Object near the Sun

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posted on Jun, 23 2012 @ 09:14 PM
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reply to post by mee30
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I dont really believe in the nibiru thing either. I was just saying that the british summer really is bad, even for our standards.




posted on Jun, 23 2012 @ 09:22 PM
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reply to post by PlanetXisHERE
 


Hey, with your profile avatar, Have you ever tried to find out where you can track a date from the positions of the moons and planets? I have looked at that bank note before and have always wondered if there is a specific date that the note is pointing to??



posted on Jun, 23 2012 @ 09:25 PM
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the first part of the video is interesting as there seems to be some sort of object there.. But once again, as in most nibiru videos, we are just looking at recycled information which i actually get sick of seening as a reference now in most Nibiru videos.

Apart from the object next to the Sun, there is not much else to go off.



posted on Jun, 23 2012 @ 09:28 PM
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reply to post by Maxumusx
 



I am amazed at the planet next to the sun in that video. I dont think it is any type of lense phenomena.

Planet? Think about that for a moment. Look at the size, that would be easily visible to anyone if it existed anywhere outside that camera, no? Not to mention the myriad space based and Earth based telescopes.



posted on Jun, 23 2012 @ 09:47 PM
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Geez, the anti-Nibiru members are so quick to be rude and call names. I'm not sure if I believe in Nibiru, but if there's anything I've learned, it's that anything and everything is possible. The supposed removed graphics from Google Sky has always raised questions for me, at least. What's very interesting is that the Nibiru phenomenon doesn't seem to be slowing down anytime soon, and that can't be said for most of these alleged "doomsday hoaxes". There always seems to be more and more of these kind of videos showing up on the web. I'm really excited to see how this whole thing concludes, Nibiru or no NIbiru. Thanks for sharing.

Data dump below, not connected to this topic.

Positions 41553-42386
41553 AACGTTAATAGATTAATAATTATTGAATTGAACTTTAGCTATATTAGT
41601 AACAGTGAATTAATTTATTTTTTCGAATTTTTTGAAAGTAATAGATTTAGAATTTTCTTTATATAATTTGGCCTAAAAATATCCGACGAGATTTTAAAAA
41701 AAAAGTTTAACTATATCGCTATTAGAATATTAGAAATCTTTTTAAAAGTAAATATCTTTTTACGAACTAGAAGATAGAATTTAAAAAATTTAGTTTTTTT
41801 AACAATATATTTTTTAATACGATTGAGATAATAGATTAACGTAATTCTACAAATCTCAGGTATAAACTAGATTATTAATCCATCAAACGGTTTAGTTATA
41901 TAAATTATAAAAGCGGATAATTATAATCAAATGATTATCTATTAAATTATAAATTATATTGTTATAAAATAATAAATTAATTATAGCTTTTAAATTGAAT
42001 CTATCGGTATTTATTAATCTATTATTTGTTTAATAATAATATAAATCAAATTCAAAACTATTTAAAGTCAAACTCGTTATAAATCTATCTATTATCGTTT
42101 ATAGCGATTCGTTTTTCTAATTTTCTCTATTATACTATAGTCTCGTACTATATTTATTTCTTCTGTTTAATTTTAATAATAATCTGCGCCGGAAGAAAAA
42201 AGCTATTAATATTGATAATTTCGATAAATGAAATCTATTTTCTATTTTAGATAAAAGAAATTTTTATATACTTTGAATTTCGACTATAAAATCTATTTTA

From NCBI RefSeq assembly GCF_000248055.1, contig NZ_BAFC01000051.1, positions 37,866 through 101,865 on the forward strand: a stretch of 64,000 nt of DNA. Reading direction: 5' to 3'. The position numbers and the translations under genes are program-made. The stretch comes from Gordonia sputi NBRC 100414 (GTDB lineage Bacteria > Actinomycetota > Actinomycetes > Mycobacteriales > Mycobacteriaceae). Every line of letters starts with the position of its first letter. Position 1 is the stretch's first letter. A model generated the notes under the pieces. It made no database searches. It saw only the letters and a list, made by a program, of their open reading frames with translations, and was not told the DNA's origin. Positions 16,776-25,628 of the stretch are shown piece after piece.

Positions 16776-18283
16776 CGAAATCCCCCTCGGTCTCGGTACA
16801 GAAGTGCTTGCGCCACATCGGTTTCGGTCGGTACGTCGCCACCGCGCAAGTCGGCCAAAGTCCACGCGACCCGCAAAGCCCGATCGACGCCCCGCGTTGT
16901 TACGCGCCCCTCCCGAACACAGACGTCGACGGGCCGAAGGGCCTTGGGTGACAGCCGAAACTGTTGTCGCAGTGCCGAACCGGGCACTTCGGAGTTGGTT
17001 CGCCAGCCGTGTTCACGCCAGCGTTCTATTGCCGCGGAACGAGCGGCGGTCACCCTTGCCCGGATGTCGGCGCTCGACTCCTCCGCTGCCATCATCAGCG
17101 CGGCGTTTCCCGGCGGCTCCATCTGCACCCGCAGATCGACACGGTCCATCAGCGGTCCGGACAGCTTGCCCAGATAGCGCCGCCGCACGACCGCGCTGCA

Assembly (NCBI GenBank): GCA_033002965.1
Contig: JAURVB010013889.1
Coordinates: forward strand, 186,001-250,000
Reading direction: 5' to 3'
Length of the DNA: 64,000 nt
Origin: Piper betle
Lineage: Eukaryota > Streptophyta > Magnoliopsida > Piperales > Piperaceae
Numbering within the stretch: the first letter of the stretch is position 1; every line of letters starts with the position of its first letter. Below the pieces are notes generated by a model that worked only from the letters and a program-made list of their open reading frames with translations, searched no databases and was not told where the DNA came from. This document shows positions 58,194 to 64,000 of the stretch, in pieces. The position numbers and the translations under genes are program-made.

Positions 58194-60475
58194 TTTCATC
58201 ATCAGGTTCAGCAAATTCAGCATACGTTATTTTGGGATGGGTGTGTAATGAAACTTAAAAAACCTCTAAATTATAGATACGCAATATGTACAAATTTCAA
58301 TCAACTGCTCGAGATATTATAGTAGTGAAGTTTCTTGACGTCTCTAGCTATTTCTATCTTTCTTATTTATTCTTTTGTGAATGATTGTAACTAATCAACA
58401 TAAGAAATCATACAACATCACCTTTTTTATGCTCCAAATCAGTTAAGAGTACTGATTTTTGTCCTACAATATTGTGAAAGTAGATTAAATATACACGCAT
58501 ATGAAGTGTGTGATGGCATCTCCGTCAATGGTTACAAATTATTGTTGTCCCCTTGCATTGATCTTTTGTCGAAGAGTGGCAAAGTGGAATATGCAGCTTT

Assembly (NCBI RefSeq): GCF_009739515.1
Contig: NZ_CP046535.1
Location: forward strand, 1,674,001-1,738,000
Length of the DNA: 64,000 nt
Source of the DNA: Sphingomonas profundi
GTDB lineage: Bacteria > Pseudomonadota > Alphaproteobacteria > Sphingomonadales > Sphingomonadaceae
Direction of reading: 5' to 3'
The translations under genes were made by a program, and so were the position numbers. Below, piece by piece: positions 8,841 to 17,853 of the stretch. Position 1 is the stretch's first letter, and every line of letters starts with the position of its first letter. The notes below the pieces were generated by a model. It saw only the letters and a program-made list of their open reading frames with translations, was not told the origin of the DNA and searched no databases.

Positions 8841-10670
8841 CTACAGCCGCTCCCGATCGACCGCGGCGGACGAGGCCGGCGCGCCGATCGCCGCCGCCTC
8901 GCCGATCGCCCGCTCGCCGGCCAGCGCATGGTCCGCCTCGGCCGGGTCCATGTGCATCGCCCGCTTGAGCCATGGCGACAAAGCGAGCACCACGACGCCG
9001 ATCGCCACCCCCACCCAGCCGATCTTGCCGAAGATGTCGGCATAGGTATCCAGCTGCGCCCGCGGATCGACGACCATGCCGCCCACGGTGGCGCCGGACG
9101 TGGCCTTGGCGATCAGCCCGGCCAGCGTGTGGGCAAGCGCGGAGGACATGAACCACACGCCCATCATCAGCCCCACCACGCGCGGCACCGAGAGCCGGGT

edit on 23-6-2012 by ForAllMyDeadHomies because: (no reason given)



posted on Jun, 23 2012 @ 10:27 PM
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reply to post by ForAllMyDeadHomies
 


I agree, and it's not just on this topic. On just about any thread on this site there are people making personal attacks and calling each others names, just because their beliefs differ. Like they'd rather be downright nasty than just admit theres a possibility that they could be wrong. It's disgusting!



posted on Jun, 23 2012 @ 10:33 PM
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Originally posted by fairguy
reply to post by ForAllMyDeadHomies
 


I agree, and it's not just on this topic. On just about any thread on this site there are people making personal attacks and calling each others names, just because their beliefs differ. Like they'd rather be downright nasty than just admit theres a possibility that they could be wrong. It's disgusting!


"I believe in something and/or I consider something "possible," which makes no sense according to proven science and established experts who know more about this kind of thing than I ever will" does not qualify as a "belief." It is complete willful ignorance and there is no reason anyone who believes such tripe deserves anything even remotely resembling "respect."

Besides, just because you believe something doesn't mean whatever you believe in isn't complete hogwash. The fact that you (or any number of people) "believe" it does not in any way lend credence to an idea.



posted on Jun, 23 2012 @ 10:49 PM
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Originally posted by vexati0n

Originally posted by fairguy
reply to post by ForAllMyDeadHomies